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- 07 -222016

Rouget de Lisle & La Marseillaise : episode 2

Military music

Either sung or performed, military music has always been present in the armed forces. Destined to encourage the soldiers, music was an integral part of soldiers’ daily routine such as discipline 3-ill2-12-560056detoureand recreation in the camp, victory celebrations and the mourning of the dead. It was also an indispensable communication tool to communicate over long distances on the battlefield amidst the deafening sound of war. Coded sequences or flow of sounds of woodwind and percussion instruments were used for keeping order in battle and infantry maneuvers.

The Songs of the French Revolution

During the French Revolution, songs with simple, powerful and compelling lyrics became a major means of expression amongst the French people. They were written both by anonymous and professional composers formally requested to do so. In addition to La Marseillaise, there are three others.

Ah ! ça ira, ça ira, ça ira ! [Ah ! It’ll be fine, It’ll be fine, It’ll be fine !] was first sung in May 1790. The song was composed by Ladré, a former soldier who made a living as a street singer. The tune was inspired by an air written by Bécourt : The National Carillon that had become popular at the time. The title and theme of the chorus : Ah ! ça ira, ça ira, ça ira ! [Ah! It’ll be fine, It’ll be fine, It’ll be fine !] were inspired by a phrase Benjamin Franklin pronounced during the American War of Independence. This particular phrase was to become a “leitmotiv” as French revolutionaries used it against the nobility and the clergy. With time, the song underwent changes in wording : Ah ! ça ira, ça ira, ça ira ! Réjouissons-nous, le bon temps reviendra [Ah ! It’ll be fine, It’ll be fine, It’ll be fine–Let us rejoice, good times shall return] became Ah ! ça ira, ça ira, ça ira, les aristocrates à la lanterne ! Ah ! ça ira, ça ira, ça ira, les aristocrates on les pendra ! [Ah ! It’ll be fine, It’ll be fine, It’ll be fine–Aristocrats to the lamp-post–Ah ! It’ll be fine, It’ll be fine, It’ll be fine–The aristocrats, we’ll hang them !].

The Carmagnole was another anonymous chanson that became very popular. It was written in 1792 during the last days of the French Monarchy. Chorus : Dansons la carmagnole, Vive le son, Vive le son, Dansons la Carmagnole, Vive le son du canon [Let us dance the Carmagnole–Long live the sound, long live the sound–Let us dance the Carmagnole–Long live the sound of the cannons !].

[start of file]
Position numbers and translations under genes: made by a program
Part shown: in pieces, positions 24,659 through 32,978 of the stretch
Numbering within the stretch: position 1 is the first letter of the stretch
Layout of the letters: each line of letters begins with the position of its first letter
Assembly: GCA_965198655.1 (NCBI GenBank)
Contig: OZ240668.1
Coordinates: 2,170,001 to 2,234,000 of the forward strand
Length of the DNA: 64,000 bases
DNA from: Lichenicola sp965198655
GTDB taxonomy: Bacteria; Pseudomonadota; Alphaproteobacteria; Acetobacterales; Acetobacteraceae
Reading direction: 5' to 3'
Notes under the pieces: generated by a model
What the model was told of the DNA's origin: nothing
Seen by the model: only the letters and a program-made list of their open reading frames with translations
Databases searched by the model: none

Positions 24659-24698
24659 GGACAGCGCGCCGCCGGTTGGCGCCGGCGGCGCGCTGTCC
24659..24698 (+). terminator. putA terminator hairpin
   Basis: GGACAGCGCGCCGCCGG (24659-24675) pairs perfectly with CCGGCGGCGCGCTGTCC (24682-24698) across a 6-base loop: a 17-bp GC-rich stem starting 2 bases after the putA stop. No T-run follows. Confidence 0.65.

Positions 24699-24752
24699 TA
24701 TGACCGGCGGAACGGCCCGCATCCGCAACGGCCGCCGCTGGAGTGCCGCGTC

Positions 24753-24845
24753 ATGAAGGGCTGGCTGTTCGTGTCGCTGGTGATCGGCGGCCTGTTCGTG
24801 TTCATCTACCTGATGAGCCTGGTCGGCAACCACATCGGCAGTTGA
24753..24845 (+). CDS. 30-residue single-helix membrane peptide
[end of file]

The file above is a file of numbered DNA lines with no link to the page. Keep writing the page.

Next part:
Le Chant du Départ [Song of the Departure] was written as an anthem for “Liberty against Despotism”. The music was composed by Étienne Nicolas Méhul (1763-1817) and the lyrics written by Marie-Joseph Chénier (1764-1811), two renowned artists at the time. It was sung during the Battle of Fleurus in 1794.


A French Tyrtaeus

Prior to composing Le Chant de Guerre pour l’Armée du Rhin (War Song for the Army on the Rhine) that was to become La Marseillaise, Rouget de Lisle had already become a renowned figure with his Hymn of Liberty. Rouget de Lisle wrote the lyrics on a music composed by Ignace Pleyel (1757-1837). This hymn was performed on the parade grounds in Strasbourg on 25 September 1791, the day of the publication of the French Constitution of 1791. As for Le Chant de Guerre pour l’Armée du Rhin, the Strasbourg printer Philippe-Jacques Dannbach (1747-1831) published La Marseillaise in a loose-leaf format, including musical score and lyrics. Most of the songs and music were printed and sold on the streets for a small fee. It was common that people with literacy who could read music used to spread them around them.

Listen to Ha ! ça ira on Gallica
Listen to La Carmagnole on Gallica
Listen to Le chant du départ on Gallica

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